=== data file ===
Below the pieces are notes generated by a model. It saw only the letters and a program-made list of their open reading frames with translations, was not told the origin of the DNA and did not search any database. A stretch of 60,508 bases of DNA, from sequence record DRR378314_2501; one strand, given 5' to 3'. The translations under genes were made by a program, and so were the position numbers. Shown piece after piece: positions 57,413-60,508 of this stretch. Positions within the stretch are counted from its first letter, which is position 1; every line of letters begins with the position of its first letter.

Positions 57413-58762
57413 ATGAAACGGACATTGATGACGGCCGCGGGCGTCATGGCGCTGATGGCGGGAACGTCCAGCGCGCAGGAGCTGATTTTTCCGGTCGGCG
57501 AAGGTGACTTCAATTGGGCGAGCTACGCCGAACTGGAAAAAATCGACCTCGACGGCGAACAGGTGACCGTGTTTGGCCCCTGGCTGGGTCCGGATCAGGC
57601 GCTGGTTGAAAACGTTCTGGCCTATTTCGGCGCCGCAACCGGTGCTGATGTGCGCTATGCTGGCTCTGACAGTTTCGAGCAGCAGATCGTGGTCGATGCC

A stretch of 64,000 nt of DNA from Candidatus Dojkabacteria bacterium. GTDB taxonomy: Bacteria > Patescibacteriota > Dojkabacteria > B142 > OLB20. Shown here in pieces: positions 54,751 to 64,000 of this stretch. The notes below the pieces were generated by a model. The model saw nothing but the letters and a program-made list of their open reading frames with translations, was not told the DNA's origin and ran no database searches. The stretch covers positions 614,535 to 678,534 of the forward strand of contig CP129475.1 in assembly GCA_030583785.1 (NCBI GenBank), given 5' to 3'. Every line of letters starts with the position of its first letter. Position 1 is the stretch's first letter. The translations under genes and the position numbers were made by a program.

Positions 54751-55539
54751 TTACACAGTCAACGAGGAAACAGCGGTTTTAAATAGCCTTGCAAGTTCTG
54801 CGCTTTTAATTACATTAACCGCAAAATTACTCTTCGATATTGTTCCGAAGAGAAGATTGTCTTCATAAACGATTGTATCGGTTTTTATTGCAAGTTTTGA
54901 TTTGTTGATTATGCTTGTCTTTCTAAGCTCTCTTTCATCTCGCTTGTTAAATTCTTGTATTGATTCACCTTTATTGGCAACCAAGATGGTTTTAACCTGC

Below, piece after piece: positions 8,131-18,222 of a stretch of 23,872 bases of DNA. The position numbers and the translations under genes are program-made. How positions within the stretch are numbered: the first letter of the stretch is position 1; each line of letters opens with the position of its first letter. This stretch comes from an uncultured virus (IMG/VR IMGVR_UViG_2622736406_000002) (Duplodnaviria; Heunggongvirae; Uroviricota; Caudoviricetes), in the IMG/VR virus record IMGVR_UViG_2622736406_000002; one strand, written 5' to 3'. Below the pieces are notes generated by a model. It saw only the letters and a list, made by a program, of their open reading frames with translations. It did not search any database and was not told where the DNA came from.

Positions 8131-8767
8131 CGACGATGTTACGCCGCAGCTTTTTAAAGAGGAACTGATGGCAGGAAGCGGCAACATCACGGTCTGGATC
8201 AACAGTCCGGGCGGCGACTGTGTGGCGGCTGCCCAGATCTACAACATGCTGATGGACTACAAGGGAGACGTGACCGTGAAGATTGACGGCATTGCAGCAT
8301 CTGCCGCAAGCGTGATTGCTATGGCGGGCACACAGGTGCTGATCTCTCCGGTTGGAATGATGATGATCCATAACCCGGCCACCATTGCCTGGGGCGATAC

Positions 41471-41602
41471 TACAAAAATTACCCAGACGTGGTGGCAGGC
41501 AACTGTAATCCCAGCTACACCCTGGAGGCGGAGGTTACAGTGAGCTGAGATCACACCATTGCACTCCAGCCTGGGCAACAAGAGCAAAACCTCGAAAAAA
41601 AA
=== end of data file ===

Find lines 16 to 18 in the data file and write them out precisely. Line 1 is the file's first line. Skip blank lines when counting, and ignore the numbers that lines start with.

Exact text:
Positions 41471-41602
41471 TACAAAAATTACCCAGACGTGGTGGCAGGC
41501 AACTGTAATCCCAGCTACACCCTGGAGGCGGAGGTTACAGTGAGCTGAGATCACACCATTGCACTCCAGCCTGGGCAACAAGAGCAAAACCTCGAAAAAA